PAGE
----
Why should Indiana public health experts collaborate internationally? Public health and global health are linked.
Through over 30 years of international collaboration, the School of Public Health- Bloomington has exchanged knowledge with many partners. Global health issues transcend borders and are local, national, and international in nature. Global health lessons can apply at home and abroad. This drives the school’s work to engage globally and train emerging public health practitioners in cultural competency.
Local and international parallels.
Engagement with community health workers (CHWs) is one example of how the school shares best practices globally. CHWs are frontline public health workers with deep understanding of and connection to the communities they serve. Advocates in Indiana are now working to formally define the CHW profession, based on the long existence of CHWs like social workers and home care workers across the state. School partners in the West African country of Liberia are simultaneously establishing a Certificate in Public Health to equip CHWs with public health competencies. Upon completion, CHWs will spend 40% of their time at home clinics and 60% in the surrounding communities to support a preventative care approach to community health. IU faculty drew on Indiana workforce development experience to help the University of Liberia develop this curriculum, as part of a larger effort to address the Liberian national shortage of health care workers.
Roughly 100 international collaborations are conducted by faculty in the School of Public Health-Bloomington. School-level partners include but are not limited to Seoul National University, Beijing Sport University, Victoria University (Australia), Cairo University, and the University of Liberia. These partnerships are channels for research collaboration and faculty/student exchange. International visiting scholars are hosted by the school to conduct collaborative projects and share knowledge with faculty and students. Roughly 15-25 scholars visit each year. Grants often support the international work of school faculty. The Liberia initiative is supported by USAID/Liberia and HED. In Ghana, faculty members are using recreational sports to help Ghanaian youth avoid problems associated with substance abuse and sexually transmitted diseases such as HIV. This is funded by the U.S. Department of State-Bureau of Education and Cultural Affairs.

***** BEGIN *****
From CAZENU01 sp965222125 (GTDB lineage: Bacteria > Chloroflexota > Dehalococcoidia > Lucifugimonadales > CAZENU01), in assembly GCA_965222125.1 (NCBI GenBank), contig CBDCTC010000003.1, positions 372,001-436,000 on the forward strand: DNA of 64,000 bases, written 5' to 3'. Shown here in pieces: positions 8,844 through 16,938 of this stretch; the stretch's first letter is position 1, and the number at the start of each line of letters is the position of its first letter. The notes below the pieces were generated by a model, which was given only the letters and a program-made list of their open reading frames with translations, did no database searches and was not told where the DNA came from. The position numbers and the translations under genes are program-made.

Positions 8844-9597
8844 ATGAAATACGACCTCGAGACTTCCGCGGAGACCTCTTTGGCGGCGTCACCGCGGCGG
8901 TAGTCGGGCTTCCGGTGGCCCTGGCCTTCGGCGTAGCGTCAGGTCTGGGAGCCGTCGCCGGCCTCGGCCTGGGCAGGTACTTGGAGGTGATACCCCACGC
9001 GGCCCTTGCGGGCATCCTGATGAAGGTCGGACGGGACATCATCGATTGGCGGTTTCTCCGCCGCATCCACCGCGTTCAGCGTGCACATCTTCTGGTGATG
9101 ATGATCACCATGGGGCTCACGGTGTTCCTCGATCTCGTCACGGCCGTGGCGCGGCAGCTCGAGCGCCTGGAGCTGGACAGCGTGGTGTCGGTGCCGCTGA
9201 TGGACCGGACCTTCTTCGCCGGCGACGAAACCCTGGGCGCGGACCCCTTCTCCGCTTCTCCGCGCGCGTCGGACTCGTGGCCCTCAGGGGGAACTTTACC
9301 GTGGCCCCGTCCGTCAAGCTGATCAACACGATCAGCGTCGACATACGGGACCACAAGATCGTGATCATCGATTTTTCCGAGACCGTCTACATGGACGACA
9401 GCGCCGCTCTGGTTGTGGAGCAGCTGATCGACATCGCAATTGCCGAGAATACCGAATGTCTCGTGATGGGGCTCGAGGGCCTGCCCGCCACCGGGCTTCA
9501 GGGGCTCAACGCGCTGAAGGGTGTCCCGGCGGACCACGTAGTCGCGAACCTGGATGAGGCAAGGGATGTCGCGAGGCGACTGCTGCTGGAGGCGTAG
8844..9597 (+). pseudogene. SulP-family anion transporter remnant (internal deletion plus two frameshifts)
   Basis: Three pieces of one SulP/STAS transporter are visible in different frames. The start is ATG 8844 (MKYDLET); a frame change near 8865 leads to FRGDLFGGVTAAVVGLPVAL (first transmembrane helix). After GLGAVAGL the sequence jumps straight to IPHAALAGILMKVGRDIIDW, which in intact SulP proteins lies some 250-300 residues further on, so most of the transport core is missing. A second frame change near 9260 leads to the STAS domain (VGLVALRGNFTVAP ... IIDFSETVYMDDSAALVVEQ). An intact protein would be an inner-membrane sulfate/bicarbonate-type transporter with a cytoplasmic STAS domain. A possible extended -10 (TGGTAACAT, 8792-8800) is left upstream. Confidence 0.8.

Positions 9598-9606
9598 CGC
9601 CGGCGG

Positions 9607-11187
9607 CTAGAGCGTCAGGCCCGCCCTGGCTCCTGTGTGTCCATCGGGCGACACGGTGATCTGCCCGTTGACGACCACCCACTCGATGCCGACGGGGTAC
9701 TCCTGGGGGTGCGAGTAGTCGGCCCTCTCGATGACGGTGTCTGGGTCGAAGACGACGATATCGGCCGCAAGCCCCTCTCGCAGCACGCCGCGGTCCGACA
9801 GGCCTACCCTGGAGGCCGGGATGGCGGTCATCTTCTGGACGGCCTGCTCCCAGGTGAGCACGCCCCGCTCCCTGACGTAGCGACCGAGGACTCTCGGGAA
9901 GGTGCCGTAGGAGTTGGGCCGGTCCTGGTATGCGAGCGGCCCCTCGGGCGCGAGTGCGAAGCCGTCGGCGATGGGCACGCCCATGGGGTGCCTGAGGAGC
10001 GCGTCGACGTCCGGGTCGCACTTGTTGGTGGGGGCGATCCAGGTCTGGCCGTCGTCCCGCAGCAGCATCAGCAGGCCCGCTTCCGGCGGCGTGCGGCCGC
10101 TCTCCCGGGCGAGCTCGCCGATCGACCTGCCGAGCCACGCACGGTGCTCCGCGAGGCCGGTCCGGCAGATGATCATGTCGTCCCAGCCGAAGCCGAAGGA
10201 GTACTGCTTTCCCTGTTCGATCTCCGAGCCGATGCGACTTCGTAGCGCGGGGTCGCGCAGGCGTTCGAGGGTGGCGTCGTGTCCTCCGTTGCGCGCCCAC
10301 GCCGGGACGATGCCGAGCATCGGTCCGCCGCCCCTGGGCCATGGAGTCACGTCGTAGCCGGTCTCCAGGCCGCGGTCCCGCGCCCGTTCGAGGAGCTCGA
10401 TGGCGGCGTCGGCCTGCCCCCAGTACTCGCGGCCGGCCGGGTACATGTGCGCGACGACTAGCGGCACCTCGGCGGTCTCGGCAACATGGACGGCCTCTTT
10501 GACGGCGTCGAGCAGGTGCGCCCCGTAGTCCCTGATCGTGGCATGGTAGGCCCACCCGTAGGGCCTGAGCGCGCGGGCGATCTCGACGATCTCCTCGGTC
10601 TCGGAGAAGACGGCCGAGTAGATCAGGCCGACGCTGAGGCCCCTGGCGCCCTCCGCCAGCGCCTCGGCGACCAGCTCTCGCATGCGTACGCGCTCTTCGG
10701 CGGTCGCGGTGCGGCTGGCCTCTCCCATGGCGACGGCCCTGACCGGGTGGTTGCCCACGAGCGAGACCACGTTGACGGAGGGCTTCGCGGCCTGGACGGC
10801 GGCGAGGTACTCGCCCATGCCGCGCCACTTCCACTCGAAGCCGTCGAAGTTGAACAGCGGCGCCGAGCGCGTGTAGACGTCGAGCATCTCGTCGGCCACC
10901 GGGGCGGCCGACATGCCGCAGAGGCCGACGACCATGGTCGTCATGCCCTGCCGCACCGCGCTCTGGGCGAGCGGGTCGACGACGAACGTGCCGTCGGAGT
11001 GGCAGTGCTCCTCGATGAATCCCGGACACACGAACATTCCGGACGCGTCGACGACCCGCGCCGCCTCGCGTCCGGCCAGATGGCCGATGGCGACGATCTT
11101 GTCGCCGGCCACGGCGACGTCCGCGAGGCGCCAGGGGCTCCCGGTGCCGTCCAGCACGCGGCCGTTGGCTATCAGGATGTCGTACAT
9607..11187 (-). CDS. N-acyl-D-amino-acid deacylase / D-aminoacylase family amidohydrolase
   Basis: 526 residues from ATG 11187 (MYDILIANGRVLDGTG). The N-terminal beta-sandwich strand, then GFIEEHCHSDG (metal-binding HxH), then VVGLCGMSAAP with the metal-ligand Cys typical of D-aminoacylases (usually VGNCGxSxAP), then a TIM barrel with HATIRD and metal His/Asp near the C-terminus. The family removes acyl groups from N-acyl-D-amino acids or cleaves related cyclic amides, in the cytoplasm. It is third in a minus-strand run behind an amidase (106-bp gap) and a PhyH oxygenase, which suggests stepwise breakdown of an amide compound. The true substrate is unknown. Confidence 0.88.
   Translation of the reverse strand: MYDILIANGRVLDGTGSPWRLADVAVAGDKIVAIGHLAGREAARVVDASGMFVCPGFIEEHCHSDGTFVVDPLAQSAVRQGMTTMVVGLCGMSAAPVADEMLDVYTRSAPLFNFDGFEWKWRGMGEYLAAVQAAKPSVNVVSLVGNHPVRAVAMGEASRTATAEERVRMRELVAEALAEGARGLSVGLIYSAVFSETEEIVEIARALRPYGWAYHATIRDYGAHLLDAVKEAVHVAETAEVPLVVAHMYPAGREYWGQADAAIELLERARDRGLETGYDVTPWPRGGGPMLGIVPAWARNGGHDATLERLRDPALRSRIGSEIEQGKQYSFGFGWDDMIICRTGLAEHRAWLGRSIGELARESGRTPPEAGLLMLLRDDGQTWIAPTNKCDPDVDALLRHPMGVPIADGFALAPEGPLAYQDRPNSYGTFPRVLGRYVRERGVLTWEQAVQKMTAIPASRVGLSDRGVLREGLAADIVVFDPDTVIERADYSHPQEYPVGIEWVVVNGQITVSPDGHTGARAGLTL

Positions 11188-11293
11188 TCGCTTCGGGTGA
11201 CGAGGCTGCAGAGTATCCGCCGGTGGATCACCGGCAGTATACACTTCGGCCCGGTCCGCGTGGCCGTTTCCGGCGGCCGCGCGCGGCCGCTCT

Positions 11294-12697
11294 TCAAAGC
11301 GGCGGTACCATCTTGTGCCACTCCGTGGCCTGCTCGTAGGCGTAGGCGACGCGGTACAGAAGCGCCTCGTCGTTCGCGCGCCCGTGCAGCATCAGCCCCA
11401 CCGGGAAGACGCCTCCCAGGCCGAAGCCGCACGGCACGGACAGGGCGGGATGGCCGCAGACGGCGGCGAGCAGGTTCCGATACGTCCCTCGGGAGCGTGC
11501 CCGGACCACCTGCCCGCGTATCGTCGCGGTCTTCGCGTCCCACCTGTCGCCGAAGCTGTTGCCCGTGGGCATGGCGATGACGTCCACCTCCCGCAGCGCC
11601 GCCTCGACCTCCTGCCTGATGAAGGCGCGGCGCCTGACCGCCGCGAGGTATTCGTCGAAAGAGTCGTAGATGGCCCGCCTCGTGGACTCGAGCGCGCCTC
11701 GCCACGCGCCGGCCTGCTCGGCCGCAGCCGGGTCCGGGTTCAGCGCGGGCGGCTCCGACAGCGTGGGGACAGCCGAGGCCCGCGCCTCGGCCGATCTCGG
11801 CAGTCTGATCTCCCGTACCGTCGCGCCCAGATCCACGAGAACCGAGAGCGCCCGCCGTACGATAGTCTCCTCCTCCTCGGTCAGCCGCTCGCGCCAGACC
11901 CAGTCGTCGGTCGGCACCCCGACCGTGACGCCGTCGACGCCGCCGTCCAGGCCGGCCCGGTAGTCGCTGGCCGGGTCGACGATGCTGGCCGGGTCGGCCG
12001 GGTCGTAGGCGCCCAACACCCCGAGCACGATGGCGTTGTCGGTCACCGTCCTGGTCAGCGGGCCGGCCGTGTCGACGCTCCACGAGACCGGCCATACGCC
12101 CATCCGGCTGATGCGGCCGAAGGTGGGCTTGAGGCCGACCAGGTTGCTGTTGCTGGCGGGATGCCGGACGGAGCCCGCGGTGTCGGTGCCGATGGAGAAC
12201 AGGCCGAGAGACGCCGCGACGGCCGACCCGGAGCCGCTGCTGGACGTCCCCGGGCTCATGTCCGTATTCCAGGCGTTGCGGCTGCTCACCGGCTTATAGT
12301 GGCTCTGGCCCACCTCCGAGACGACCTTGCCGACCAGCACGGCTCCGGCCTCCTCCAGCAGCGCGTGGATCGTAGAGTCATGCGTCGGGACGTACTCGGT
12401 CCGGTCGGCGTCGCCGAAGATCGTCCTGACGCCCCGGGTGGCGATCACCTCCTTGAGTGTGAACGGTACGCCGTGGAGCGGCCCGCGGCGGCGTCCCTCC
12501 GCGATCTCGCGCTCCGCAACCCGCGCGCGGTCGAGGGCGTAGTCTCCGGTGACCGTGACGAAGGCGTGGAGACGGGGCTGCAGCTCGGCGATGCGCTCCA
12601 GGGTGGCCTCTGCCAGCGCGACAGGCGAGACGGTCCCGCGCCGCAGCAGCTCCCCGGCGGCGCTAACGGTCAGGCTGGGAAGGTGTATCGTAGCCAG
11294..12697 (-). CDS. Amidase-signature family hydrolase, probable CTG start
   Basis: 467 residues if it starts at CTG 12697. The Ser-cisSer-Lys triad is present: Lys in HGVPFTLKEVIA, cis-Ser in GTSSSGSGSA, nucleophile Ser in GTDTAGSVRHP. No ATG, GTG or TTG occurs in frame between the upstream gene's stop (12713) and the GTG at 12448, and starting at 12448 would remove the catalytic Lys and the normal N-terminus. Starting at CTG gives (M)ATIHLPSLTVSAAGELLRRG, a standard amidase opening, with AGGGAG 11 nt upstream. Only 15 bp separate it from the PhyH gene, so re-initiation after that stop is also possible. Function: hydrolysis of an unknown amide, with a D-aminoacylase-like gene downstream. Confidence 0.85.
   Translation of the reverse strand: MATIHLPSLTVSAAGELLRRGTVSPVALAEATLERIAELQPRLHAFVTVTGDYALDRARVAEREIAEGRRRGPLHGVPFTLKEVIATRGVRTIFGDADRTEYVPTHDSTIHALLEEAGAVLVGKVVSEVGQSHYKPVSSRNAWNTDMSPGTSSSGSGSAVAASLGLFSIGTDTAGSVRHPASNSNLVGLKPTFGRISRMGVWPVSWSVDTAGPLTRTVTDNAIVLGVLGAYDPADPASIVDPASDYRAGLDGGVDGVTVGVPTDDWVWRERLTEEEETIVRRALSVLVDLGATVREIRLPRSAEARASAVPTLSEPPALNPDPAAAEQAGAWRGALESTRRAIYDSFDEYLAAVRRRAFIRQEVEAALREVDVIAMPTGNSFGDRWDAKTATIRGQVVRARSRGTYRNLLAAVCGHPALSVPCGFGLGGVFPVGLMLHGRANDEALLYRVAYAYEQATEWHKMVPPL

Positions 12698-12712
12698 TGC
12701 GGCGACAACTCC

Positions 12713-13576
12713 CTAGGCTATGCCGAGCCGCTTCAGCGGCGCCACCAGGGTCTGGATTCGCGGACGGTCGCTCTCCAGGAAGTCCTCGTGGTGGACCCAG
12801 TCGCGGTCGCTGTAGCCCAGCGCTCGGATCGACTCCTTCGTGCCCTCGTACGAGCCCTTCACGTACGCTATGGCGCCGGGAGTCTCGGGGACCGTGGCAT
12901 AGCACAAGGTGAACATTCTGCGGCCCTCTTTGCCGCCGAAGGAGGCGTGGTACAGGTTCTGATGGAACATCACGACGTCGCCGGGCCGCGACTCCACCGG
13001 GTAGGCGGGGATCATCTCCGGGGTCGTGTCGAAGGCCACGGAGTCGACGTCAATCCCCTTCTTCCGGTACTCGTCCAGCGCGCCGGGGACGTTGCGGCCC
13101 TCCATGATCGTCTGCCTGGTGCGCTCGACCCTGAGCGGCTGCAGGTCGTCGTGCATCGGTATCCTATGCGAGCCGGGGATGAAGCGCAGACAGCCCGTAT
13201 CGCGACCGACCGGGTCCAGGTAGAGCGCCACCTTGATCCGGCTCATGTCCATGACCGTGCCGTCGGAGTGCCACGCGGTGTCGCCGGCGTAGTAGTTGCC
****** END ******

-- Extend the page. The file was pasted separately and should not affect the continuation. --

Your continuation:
The next generation.
Cross-cultural competency recently ranked as a highly desired skill among graduating students from the school, based on a survey of Indiana-based public health employers, alumni, and practitioners. The school’s global health and other initiatives help students develop cross-cultural competency, such as:
- REACH, a student group for empowering all students to grow and learn in an environment
embracing culture, and understanding diversity within public health;
- Workshops on international study, internships, and work;
- Study abroad programs; and
- Round tables with cross culturally-focused guests.
Faculty and staff seek more bridges between international and local initiatives, to support the two-way exchange of public health knowledge. The school welcomes opportunities to connect local and international partners across similar areas of work.
Interested organizations should contact:
Jen Pearl, Director for Global Health Partnerships
SPH Office of Global and Community Health
Partnerships: 812-856-7172 or email@example.com.